Is politics becoming ever more of a performance art? Just days ago, senior aides to Republican presidential front-runner Donald Trump suggested that their boss had been playing a “part” up until now with all his name-calling and wild Muslim-baiting, Mexican-hating talk. Mr Trump, they promised, would change forthwith and become as presidential a candidate as any political party anywhere could possibly want. Sober. Safe. Slightly boring, perhaps.
Never mind the schizophrenic implications of that promise, consider the candour with which such a change is being discussed. That a politician — especially a political novice such as Mr Trump — should openly indicate he plans to change public persona like a suit, says something about the system. It suggests that we live in an age in which the politician sees himself as no more than an actor and that the public is willing to suspend disbelief during the performance.
We have it on good authority. Kevin Spacey, a real rather than pretend actor, has spent the past few years portraying the odious and ambitious American politician Frank Underwood for the popular Netflix series House of Cards. Real politics, said Mr Spacey after shadowing leading politicians in Washington as research for the show, is “performance art. I don’t believe [politicians] … I don’t think they’re being absolutely sincere. I think it’s performance art, and most of them are bad actors.”
Even so, perhaps it’s unfair to damn everyone in public life on the basis of maverick comments from Mr Trump’s political campaign. He is, after all, a former reality television star and may be expected to see everything as a staged event that is meant to drive up ratings. And the United States is emphatically not an ideology-free zone. But role-play and showmanship — acting and speaking as befits the moment — has become a more decided feature of political life in many countries.
This change has happened over at least 40 years. A 2012 report by the Centre for the Study of Integrity at Britain’s Essex University found that people consistently ranked “spin” as the trait they most dislike about politicians. By implication, the British public dislikes the evident insincerity of politicians playing a part.
A decade before that study, Australian politician and former economics professor Andrew Leigh wrote a paper explaining popular distrust of politicians in Australia and the United States. He quoted data going back to 1958 from the American National Election Studies. Leigh discerned that the main change in trust occurred from 1964 to 1980. In 1964, 76 per cent of Americans displayed trust in their political leaders. By 1980, it was just 25 per cent.
Political scientists see America’s crisis of trust as the result of the 1980s rise of political spin-doctoring, with its attendant performance-art features of exaggerated role-play and empathetic showmanship. This, in turn, prompted the media to focus on a politician’s strategy and tactics and how they said something rather than what they actually said. Reportage further weakened public trust in politicians.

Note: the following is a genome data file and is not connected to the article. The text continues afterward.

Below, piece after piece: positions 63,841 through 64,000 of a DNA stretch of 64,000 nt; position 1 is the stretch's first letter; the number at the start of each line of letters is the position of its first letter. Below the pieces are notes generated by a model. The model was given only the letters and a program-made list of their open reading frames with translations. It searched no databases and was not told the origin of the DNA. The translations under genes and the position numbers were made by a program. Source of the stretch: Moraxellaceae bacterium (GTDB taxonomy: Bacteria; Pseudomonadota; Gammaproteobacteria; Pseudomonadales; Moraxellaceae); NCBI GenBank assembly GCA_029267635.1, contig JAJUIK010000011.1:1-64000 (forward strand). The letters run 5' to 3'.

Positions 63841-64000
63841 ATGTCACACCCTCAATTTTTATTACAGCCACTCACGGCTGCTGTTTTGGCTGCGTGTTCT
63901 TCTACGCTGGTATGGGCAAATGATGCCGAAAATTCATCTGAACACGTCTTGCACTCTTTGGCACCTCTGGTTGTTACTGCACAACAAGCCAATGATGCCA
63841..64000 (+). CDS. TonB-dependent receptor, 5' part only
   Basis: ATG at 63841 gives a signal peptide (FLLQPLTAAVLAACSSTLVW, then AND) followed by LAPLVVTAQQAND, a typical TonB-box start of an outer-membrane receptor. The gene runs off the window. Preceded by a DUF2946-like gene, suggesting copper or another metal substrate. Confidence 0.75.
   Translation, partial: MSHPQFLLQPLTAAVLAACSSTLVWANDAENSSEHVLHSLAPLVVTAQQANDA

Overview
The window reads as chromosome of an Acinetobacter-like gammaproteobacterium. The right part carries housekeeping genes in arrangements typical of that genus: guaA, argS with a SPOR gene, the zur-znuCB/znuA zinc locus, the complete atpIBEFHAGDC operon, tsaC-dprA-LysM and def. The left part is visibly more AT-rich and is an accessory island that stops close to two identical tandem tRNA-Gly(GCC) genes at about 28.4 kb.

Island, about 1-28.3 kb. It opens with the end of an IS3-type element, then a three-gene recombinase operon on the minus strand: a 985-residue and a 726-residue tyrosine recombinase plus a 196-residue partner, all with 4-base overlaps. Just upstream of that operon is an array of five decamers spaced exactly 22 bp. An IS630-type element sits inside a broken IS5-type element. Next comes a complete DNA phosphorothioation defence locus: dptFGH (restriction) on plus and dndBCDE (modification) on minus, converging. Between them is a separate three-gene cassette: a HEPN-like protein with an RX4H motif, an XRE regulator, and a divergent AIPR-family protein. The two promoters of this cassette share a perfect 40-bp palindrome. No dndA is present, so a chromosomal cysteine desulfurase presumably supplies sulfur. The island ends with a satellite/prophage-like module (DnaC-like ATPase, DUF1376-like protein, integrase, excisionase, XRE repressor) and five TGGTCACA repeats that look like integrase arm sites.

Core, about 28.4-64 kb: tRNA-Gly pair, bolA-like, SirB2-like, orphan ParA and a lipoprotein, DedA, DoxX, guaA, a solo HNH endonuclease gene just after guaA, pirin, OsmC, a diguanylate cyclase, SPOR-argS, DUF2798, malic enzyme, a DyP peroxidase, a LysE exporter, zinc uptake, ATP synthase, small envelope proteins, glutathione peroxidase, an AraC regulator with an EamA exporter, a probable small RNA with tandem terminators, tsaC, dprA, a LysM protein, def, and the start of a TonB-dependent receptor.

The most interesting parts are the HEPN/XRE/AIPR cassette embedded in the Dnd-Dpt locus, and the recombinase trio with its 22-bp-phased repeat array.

This is not to say that spin — or the use of rhetoric to sell bad policies or a good war — is a 20th-century invention. It has been around from the time that politicians wore Roman togas or Grecian sandals. Plato was objecting to its truth-distorting nature 2,400 years ago. But the modern spin era — which is only 115 years old, having started with American president Teddy Roosevelt — is altogether different from the smooth-tongued orations that Plato found disturbing. It has continually evolved to the point where it creates and packages a product in full view of those people who will buy it knowing that it is not the real thing.
In his new book Republic of Spin, historian David Greenberg lays out the ways in which American politicians obfuscate and misdirect, thereby skilfully manipulating public opinion. Though Greenberg doesn’t say it, the political performance art practised in advanced democracies has found disturbing resonance in emerging countries. Not least India, the world’s largest and most populous democracy. Political histrionics was indispensable to Narendra Modi in erasing memories of his controversial record and winning the 2014 general election by a landslide. And it remains a feature of his tenure. Just a few months ago, the Indian government was caught tweeting an apparently doctored photo of the image-conscious prime minister surveying the flood-hit southern state of Tamil Nadu from a helicopter. It was meant to convey his empathy for the people but appeared to show hypocrisy instead. The doctoring prompted some comment and then the public lapsed into its long-held cynicism of politicians who behave like actors.
Even Canada’s recently elected prime minister Justin Trudeau could be said to be playing a carefully scripted role as an inclusive politician. His cabinet — exactly picked for diversity in race, expertise and gender — might have come straight out of central casting. But at least Mr Trudeau is focusing on the positives of the Canadian temperament in the 21st century. What of politicians who want to manipulate public opinion for negative ends?
Greenberg says that the facts will always outweigh spin.
Perhaps. But the dangers lie in the mutation of the political image industry. Like native advertising, which is cleverly embedded reporting, it is merging product promotion with content in a way that makes it hard to figure out reality.
Most people no longer even try. It is telling that a politician au naturel is generally supposed to be one who is artfully portraying authenticity.
But for democracy to survive, there must be some unvarnished truth.